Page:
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Economic impact of steam
http://rypn.org/forums/viewtopic.php?f=1&t=43433
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Author:  Randy Hees [ Thu Jun 13, 2019 6:58 pm ]
Post subject:  Economic impact of steam

We are getting some public pressure to have and operate a steam locomotive. (we have three, all displayed static.

We are not against doing this, but at this time don't have the resources to commit to the effort. The vocal community group suggests that we would get 250,000 riders/visitors a year if we did operate steam. Their numbers are badly inflated if not just made up...

Does anyone have a study or good evidence of the marketing impact of steam vs diesel...

We are in a good location with a reported 11 million tourist driving by our front door... currently over 50,000 stop. We are in the process of building a new visitor center and campus. This was funded earlier this month when the Nevada Legislature passed a conservation bond act giving our project $25 million. This funding, which cannot be used for restoration projects has empowered the vocal community.

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Author:  BigBoy 4023 [ Thu Jun 13, 2019 7:48 pm ]
Post subject:  Re: Economic impact of steam

Hi Randy, Is that a real UP loco or a mock up?

Robert

Author:  Brian Norden [ Thu Jun 13, 2019 8:01 pm ]
Post subject:  Re: Economic impact of steam

The Museum has UP GP30 #844 which is operational.

Author:  Randy Hees [ Thu Jun 13, 2019 9:10 pm ]
Post subject:  Re: Economic impact of steam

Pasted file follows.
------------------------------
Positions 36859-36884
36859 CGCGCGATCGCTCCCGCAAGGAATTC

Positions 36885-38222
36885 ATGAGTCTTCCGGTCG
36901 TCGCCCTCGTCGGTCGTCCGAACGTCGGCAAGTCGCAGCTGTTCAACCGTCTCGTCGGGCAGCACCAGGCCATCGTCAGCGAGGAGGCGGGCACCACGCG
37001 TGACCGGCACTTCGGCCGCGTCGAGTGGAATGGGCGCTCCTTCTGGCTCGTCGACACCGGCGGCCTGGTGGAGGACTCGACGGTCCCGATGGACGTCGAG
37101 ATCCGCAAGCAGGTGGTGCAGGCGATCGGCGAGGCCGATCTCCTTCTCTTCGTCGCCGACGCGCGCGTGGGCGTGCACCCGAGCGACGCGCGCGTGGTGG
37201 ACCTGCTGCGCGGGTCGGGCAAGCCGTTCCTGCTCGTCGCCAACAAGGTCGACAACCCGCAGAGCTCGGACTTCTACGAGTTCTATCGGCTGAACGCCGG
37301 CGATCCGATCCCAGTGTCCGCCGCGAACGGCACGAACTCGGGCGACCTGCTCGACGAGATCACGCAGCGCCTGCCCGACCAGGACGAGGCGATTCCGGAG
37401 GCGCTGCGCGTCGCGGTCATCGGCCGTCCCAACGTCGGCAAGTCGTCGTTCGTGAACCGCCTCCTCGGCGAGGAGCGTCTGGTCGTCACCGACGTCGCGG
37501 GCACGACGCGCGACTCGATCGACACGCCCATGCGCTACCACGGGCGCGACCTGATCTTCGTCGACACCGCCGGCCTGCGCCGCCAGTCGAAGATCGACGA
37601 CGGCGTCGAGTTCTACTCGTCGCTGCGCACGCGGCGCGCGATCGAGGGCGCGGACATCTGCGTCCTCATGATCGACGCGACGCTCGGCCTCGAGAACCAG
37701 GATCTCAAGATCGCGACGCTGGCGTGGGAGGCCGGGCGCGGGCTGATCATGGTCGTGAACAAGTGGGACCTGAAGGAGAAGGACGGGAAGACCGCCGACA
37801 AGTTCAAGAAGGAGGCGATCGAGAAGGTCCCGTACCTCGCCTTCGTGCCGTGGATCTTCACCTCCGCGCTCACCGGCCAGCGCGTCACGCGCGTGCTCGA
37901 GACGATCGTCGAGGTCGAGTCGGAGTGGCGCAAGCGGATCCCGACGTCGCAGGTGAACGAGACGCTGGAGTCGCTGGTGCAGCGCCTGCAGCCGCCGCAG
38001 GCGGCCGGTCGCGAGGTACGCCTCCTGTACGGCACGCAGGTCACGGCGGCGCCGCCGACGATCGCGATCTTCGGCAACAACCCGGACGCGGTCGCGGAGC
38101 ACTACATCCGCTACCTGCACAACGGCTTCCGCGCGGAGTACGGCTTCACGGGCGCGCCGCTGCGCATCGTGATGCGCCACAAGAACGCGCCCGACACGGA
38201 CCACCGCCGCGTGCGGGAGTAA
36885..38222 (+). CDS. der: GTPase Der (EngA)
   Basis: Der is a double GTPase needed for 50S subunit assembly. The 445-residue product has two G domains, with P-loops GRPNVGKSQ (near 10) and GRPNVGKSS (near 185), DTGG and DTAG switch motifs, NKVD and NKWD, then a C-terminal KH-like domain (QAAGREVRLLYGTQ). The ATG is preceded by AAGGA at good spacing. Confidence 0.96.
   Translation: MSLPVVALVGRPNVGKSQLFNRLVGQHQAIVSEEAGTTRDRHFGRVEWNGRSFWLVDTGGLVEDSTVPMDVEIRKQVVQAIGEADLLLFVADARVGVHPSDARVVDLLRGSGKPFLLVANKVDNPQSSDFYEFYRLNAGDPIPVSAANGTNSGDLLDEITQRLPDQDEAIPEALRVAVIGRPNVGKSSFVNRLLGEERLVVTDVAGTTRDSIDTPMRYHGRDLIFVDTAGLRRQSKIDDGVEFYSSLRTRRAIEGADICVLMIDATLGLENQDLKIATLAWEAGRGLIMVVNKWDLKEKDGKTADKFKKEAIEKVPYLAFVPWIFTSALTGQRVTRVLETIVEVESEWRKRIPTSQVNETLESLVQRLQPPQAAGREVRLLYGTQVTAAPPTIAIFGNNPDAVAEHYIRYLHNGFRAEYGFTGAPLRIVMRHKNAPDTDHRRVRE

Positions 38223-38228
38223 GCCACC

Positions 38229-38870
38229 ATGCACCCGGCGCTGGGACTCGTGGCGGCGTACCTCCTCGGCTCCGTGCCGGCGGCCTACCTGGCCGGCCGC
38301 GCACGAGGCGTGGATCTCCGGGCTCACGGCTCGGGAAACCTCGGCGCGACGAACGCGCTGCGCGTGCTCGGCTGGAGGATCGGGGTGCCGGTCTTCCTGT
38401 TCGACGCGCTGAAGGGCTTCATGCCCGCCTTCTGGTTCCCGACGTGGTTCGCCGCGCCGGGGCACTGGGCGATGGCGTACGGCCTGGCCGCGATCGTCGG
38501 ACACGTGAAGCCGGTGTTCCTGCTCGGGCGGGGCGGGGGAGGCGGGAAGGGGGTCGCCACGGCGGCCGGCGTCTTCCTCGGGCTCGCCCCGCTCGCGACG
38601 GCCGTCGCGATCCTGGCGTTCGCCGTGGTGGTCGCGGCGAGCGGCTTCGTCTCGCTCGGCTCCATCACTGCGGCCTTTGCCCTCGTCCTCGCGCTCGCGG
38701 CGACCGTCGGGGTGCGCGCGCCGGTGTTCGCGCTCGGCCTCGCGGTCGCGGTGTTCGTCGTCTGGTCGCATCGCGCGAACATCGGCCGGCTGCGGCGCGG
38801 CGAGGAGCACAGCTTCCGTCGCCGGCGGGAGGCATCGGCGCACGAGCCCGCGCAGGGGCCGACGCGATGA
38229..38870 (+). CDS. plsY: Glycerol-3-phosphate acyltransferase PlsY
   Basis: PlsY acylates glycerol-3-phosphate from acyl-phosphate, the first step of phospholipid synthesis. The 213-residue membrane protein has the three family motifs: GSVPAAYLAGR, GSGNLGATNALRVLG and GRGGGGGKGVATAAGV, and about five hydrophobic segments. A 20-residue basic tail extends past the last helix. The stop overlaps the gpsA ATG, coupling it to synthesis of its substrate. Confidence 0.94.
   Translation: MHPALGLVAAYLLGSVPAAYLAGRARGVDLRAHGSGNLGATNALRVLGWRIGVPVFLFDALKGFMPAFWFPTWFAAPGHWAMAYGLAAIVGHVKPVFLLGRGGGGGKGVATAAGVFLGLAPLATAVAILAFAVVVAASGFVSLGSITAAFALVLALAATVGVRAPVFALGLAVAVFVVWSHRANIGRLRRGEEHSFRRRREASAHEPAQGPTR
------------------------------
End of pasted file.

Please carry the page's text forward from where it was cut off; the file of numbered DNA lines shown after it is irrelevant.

The image in the rendering is a mock up... particularly silly since the track on that side of the building is narrow gauge... for our 1896 Baldwin 2-8-0 or Dan Markoff's Eureka...

As Brian noted our regular power is a UP 844 (the yellow one) a GP-30. We also have UP 1000 the NW-2 EMC demonstrator, UP's first freight diesel in 1940, a Fairbanks-Morris H-12-44, ex US Army, and a GE 80 tonner, ex US Navy, ex NASA, ex Department of Energy, used for the Mars Rocket test program on their Jackass & Western Railroad on the Nevada Test site (area 25). We also have an independent Non-profit, Dynamic Rail, who has a Amtrak F-40 and SDP-40F undergoing restoration to operation.

The locomotive shown in the plaza in front is our Davenport 30 ton gas loco, used by the government to service Hoover Dam. Its not operational but likely could be. We are more likely to plith our GE 25 ton, also from the test site, again, not operable but could be.

Randy

Author:  Crescent-Zephyr [ Thu Jun 13, 2019 10:03 pm ]
Post subject:  Re: Economic impact of steam

Do you have a steam locomotive in the collection that is a good candidate for restoration?

Author:  R.L.Kennedy [ Thu Jun 13, 2019 10:28 pm ]
Post subject:  Re: Economic impact of steam

Are you saying you have 50,000 paid admissions now? Do you have a train ride now? If so, describe it. Where and what is suggested for a steam locomotive? How long have you been open to the public?

Author:  RCD [ Thu Jun 13, 2019 10:30 pm ]
Post subject:  Re: Economic impact of steam

I thought you guys did have running steam locomotives they were just not taken out often because of how rare and valuable they are.

Author:  R.L.Kennedy [ Thu Jun 13, 2019 10:35 pm ]
Post subject:  Re: Economic impact of steam